• In the recent military coup, the Burmans are supportive of Aung San Suu Kyi but it will be true only up to a point.
      • They are largely Buddhists and peace-loving. Hence, they might accept the grabbing of power from elected representatives by the army.

Gist of the Issue

  • The November 2020 election of Myanmar resulted in a landslide victory for the National League for Democracy (NLD), which won over 82% of parliamentary seats at the union, regional and state levels
  • The army-backed Union Solidarity and Development Party (USDP) claimed the elections as a widespread fraud.
    • Without offering any concrete evidence, the military has overthrown the winning party and has detained the political leader including Myanmar’s de facto head Aung San Suu Kyi.
  • The activists used social media to oppose the military coup and organise protests.
    • Myanmar's junta blocked Facebook and WhatsApp in the name of ensuring stability even as street protests were reported from some cities.

Global Responses

  • The UN Secretary-General has vowed to mobilise the international community to put enough pressure on Myanmar to ensure that the military coup in the country "fails".
  • China and Russia have taken a non-committal approach to the coup.
  • ASEAN made a muted call for "dialogue, reconciliation and return to normalcy while Japan has called it a "coup"
  • The Western countries including Australia and the US have issued strong statements with threats of sanctions.
    • The US President has referred to the action as a coup and has called on the military "to relinquish seized power”, free all officials and advocates detained, lift the restrictions on telecommunications and refrain from violence.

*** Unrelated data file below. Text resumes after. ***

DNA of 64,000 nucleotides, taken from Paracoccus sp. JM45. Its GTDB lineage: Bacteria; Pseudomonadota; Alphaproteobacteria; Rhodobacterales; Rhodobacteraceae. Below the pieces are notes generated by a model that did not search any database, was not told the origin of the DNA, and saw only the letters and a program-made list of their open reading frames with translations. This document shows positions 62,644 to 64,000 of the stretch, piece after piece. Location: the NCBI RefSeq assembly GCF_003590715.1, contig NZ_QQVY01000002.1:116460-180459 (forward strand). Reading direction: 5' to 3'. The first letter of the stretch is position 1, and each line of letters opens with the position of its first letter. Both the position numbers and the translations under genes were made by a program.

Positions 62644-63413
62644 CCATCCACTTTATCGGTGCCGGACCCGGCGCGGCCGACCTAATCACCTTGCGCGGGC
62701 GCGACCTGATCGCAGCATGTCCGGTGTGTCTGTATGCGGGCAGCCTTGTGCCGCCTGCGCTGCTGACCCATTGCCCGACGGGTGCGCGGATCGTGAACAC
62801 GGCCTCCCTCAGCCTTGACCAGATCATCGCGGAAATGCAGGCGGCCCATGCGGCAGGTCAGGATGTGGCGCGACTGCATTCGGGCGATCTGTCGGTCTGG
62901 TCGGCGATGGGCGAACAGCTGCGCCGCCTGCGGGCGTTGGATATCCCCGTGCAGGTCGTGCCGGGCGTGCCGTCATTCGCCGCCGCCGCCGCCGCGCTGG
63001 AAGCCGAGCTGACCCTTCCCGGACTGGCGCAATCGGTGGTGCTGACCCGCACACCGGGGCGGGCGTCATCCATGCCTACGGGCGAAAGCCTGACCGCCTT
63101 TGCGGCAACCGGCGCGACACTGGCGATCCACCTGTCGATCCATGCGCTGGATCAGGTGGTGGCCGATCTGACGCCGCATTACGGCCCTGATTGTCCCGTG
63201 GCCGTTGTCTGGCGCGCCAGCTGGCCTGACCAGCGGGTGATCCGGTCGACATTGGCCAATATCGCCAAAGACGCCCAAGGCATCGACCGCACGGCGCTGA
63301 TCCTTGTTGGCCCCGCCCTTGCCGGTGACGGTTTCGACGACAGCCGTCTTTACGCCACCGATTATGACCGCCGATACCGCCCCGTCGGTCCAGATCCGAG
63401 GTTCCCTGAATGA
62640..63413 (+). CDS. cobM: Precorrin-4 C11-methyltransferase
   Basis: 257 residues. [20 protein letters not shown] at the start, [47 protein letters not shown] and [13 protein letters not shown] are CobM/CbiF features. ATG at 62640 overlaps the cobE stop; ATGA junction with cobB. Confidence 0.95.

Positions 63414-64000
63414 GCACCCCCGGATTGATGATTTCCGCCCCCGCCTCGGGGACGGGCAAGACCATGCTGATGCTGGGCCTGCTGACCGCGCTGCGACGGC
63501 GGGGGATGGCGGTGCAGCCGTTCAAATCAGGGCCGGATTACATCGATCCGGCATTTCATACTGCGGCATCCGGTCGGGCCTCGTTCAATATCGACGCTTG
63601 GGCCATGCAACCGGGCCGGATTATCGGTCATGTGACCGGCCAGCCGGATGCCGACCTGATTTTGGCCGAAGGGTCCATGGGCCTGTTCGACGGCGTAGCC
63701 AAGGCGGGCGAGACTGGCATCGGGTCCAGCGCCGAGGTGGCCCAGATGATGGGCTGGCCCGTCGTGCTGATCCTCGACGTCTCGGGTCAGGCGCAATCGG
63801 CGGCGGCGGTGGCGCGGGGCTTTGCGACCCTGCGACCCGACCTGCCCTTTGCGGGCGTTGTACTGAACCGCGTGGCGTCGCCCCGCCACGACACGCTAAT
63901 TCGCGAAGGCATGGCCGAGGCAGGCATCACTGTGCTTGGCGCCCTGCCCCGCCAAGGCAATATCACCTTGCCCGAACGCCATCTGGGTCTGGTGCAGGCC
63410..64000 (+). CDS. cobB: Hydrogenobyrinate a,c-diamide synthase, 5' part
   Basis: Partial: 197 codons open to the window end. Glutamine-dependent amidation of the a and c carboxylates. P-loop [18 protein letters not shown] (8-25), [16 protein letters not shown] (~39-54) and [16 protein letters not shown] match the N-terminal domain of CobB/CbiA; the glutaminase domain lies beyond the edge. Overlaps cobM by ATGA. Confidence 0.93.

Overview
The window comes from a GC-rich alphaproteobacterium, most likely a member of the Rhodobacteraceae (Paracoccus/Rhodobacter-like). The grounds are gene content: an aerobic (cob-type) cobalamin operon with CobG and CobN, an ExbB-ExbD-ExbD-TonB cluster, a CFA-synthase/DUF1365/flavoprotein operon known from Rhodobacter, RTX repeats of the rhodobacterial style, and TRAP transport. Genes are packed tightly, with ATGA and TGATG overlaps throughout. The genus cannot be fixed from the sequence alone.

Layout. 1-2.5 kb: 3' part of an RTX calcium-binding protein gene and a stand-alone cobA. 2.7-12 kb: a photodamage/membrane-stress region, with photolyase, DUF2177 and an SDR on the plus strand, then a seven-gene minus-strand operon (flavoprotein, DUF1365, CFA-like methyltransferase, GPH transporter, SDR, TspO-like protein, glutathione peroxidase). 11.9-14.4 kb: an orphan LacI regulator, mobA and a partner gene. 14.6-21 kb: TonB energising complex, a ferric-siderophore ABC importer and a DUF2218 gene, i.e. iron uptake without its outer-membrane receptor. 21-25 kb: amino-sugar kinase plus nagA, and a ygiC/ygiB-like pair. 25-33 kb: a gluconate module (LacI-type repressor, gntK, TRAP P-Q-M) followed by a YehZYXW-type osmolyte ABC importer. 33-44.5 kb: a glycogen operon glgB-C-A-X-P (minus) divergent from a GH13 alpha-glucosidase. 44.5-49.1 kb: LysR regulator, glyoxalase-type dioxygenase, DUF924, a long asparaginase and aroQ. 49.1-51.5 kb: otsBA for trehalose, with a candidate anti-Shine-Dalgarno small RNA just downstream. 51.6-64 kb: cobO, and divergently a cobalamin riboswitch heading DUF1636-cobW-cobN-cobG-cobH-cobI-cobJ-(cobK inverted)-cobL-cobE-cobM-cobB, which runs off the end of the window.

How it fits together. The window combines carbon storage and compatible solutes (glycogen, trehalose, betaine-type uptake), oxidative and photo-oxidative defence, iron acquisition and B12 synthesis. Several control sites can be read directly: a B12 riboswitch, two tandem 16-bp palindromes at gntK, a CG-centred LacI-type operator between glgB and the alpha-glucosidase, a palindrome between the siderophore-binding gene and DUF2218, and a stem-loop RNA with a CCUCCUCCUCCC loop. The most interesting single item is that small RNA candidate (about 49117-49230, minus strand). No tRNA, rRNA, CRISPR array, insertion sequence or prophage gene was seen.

India as a Stakeholder

India’s Stand

  • India is engaged on the Myanmar issue as a member of the UN Security Council.
    • Soon after the coup, India had expressed concern and said the rule of law and democratic process must be upheld.
  • Though India has expressed deep concern over recent developments in Myanmar, cutting off from the Myanmar military is not a viable option as India has significant economic and strategic interests in Myanmar and its neighbourhood.

Myanmar’s Significance to India

  • India-Myanmar Ties: India and Myanmar are neighbours with close cultural and people-to-people ties, bolstered by trade, economic, security and defence-related exchanges.
  • India’s aid to Myanmar in Pandemic: India has extended assistance to Myanmar in its fight against Covid-19 by providing medicines, test kits and vaccines.
    • India has committed to continuing its humanitarian support for the people in Myanmar in mitigating the health and economic impact of the pandemic.
    • India has also sent 15 lakh doses of the Covishield vaccine to assist Myanmar in fighting the pandemic.